While it is true that the world is becoming better at reducing the death toll from natural disasters, such as extreme weather events, Viscount Ridley and Dr Peiser fail to acknowledge that the lives and livelihoods of millions of people are being exposed to greater risks because of climate change, as the Global Assessment Report on Disaster Risk Reduction pointed out earlier this year.

The authors next move on to the hoary old chestnut of polar sea ice. They state that “Arctic sea ice has recently melted more in summer than it used to in the 1980s”. Again, this is misleading. In fact, sea ice extent in the Arctic has been reducing through all seasons. This year, the peak winter extent was the lowest on record, and the summer extent has been decreasing at a rate of about 13 per cent per decade, according to the United States National Snow and Ice Data Center. On current trends, the Arctic could become entirely ice free during summer months over the course of this century.

Viscount Ridley and Dr Peiser try to muddy the water further by referring to Antarctic sea ice, which has been increasing in extent. The reasons for this are unclear, although scientists are confident that it does not disprove global warming.

They also refer to one recent study that suggests the land-based ice in East Antarctica and the interior of West Antarctica is increasing, although other scientists have questioned its significance compared with many other studies that have found strong overall decreases. In addition, recent research has suggested that parts of the West Antarctic ice sheet may already have become destabilised.

Next Viscount Ridley and Dr Peiser claim that “sea level rise continues its centuries-long slow rise – about a foot a century- with no sign of recent acceleration”. This is simply wrong. The IPCC concluded: “The rate of sea level rise since the mid-19th century has been larger than the mean rate during the previous two millennia”. Research published in May 2015 found evidence for a further acceleration in global sea level rise during the last decade. The IPCC’s projections indicate that if atmospheric levels of greenhouse gases continue to rise at a steep rate, global sea level could be between about 1.5 and 2.5 feet higher by the end of this century compared with the start, with further big rises over the decades and centuries to follow.

Not content with their false portrayal of the scientific evidence, the authors move on to a misrepresentation of the IPCC’s report itself, suggesting it projected a potential rise in global mean surface temperature by the end of this century of 1.5 to 4.5 centigrade degrees. This is not true. The IPCC report provides four main scenarios. One shows that global mean surface temperature might be 0.3 to 1.7 centigrade degrees higher by the end of this century compared with the end of the 20th century, if annual emissions of greenhouse gases are reduced significantly. However, if annual emissions rise steeply during this century, global mean surface temperature could be 2.6 to 4.8 centigrade degrees higher after 100 years.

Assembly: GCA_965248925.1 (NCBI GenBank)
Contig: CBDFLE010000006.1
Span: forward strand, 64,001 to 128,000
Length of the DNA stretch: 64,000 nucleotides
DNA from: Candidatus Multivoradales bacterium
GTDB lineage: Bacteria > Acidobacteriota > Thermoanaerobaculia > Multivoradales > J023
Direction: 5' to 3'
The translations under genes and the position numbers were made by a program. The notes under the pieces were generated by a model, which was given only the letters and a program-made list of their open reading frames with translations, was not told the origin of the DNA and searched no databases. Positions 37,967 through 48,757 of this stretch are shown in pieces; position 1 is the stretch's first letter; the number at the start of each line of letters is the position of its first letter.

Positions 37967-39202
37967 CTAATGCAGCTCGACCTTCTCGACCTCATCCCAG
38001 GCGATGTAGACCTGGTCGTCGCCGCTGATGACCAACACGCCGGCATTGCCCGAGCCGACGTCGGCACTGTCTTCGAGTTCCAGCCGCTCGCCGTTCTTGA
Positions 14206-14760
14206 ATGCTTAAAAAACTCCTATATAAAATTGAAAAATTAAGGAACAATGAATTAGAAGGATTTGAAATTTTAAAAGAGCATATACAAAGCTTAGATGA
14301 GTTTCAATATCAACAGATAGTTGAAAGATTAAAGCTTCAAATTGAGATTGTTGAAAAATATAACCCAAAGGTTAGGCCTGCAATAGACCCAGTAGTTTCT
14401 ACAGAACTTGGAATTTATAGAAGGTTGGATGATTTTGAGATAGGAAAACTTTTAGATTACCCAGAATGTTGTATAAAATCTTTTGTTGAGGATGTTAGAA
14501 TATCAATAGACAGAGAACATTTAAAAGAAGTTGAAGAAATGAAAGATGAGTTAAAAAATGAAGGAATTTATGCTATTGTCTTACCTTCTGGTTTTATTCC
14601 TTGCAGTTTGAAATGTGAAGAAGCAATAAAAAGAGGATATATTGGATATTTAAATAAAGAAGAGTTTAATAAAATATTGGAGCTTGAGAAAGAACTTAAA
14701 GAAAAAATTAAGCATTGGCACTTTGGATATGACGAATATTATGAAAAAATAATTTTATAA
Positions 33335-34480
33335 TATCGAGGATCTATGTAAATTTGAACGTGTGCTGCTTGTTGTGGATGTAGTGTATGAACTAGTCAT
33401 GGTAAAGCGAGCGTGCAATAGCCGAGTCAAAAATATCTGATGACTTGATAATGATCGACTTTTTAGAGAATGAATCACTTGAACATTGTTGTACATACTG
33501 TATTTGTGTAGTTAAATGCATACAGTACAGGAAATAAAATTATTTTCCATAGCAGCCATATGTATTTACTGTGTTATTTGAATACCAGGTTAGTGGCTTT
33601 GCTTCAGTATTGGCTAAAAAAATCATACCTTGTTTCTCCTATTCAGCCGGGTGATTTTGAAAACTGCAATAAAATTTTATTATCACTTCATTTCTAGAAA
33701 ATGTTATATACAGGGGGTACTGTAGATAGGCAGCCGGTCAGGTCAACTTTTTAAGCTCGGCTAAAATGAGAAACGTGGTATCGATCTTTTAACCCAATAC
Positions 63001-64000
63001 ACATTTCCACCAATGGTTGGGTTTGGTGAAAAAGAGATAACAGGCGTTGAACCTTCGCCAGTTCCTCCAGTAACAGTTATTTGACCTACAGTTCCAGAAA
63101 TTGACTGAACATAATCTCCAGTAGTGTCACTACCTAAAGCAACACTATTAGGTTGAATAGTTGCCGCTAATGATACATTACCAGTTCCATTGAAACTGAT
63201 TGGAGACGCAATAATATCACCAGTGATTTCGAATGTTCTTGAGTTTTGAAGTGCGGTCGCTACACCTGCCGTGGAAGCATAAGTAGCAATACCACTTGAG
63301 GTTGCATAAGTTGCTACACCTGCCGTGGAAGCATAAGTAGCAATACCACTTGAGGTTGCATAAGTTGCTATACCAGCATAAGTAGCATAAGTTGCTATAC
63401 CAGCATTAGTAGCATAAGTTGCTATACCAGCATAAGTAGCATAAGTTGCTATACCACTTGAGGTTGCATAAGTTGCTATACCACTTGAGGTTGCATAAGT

Next, the authors draw on the controversial work of Professor Richard Tol, who, like Viscount Ridley, is a member of the 26-man (and all the members are male) ‘Academic Advisory Council’ of the Global Warming Policy Foundation. This was a brave move as the last time Viscount Ridley cited Professor Tol’s work, it turned out to contain serious errors that nullified his conclusions.

In this case, Viscount Ridley and Dr Peiser refer to a working paper by Professor Tol, which also required correction earlier this year after I pointed out that the first published version contained errors.

But even the corrected version contains serious mistakes. For instance, it claims that among 11 previous estimates of the worldwide economic impacts of global warming by 2.5 centigrade degrees, three found net benefits. Yet the data table shows just one positive value. In fact, of the 26 estimates of the economic impact of warming collected by Professor Tol, only two are positive, and in both cases omitted important consequences, such as changes in extreme weather.

Viscount Ridley and Dr Peiser quote from Professor Tol’s paper about the likely economic impacts that might be expected during this century: “The welfare change caused by climate change is equivalent to the welfare change caused by an income change of a few percent”. However, Professor Tol’s confident conclusion is undermined by the shortcomings and limitations highlighted by the IPCC in its assessment of the economic impacts: